The Nichols garden was my favorite of the fling. It bedazzled me. Unfortunately, my photos don't seem to capture the magic of this garden, so I must try to explain, somehow, why it dazzled me.
The genius of the place:
Okay, for one thing, it clearly illustrated the way in which harmonious color combinations can create a greater beauty than the plants would have had alone and isolated.
There were places for the eyes to rest, as well.
For another thing, every single plant in the whole damn garden looked happy and healthy and thriving!
For another thing, the forms and shapes of plants echoed or complemented each other as to create magic.
For another thing, every bit of space was well-utilized. It was a small garden--a small sloping front yard...
a steep stairway-and-landing pathway up one side of the house, with a pool or stream on each landing...
then a small patio, tiny shed, and three little terraces ending in a bench by a fence.
But every area, vignette, plant, object, space created a mood, a look, a feeling worth lingering with.
For another thing, everywhere you looked, a tender touch of beauty. Nothing left plain, yet nothing overwrought.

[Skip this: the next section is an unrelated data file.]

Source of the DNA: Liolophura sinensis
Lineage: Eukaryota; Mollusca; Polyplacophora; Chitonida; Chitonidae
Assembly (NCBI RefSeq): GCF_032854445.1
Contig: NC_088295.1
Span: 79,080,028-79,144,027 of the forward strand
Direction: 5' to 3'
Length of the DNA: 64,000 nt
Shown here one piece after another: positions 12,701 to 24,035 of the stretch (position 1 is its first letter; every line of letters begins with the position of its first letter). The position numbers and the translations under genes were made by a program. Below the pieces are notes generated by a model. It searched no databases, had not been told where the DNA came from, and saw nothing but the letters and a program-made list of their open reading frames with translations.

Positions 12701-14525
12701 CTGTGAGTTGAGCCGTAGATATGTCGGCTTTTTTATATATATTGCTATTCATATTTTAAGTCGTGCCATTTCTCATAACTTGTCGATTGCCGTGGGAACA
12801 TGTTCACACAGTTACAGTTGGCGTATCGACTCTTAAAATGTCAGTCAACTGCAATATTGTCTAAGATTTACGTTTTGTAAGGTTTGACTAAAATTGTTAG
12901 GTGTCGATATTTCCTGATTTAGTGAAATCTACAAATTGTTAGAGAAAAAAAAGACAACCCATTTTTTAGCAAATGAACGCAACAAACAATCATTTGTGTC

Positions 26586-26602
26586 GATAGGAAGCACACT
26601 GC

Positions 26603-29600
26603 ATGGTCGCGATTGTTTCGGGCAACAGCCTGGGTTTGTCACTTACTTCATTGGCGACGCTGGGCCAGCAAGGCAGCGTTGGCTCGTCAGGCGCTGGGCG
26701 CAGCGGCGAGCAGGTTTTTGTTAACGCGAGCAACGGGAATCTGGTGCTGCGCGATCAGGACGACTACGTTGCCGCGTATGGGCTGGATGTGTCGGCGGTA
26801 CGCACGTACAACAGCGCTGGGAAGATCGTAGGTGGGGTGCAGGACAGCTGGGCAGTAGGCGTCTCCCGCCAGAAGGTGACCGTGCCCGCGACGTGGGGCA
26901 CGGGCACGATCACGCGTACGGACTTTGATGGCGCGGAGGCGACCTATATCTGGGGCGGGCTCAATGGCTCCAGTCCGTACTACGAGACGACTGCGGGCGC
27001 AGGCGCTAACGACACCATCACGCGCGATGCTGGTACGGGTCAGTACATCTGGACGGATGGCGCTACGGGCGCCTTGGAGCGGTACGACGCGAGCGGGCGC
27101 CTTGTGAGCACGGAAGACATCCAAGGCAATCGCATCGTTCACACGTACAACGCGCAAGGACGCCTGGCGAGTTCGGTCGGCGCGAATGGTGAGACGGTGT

A few pots on the patio was a master-class in texture.
For another thing, color was perfectly handled. One moved from a white scene that transitioned into acid green and on into colors without startling the eye, and in places an array of warm colors all worked together. Excitement, not chaos.
For another thing, there were some bitchen plants.
Yes! Aloe polyphylla!
For another thing, there were sculptural elements that were cute without being cutesy...
elegant without being boring...
...organic without being clumsy.
They added to the garden; they were structure, not mere jewelry.
For another thing, it was highly refined. The garden is the product of thirty years of experimentation and work; it is clear the owner/gardener knows what to plant where and how to enable a plant to thrive.
In short this garden was a machine firing on all cylinders, and what we saw was what it was--no empty patches had been quickly stuffed with a flat of annuals...
...nowhere hung the raw smell of new mulch--this garden had not gotten a quickie spruce up--no lipstick on a pig, no containers hurridly plopped down to jazz things up a bit--it really was that beautiful.
This garden was just the garden I needed to see at this point in my gardening life--earlier I would have not caught the subtleties of color and form...
...the cultivated taste in ornamentation--later perhaps with a more jaded eye, I will think it well done for what it was, but small, and not my style, and I would have missed the joy I felt seeing it that day.
Sometimes it so happens that you get what you need.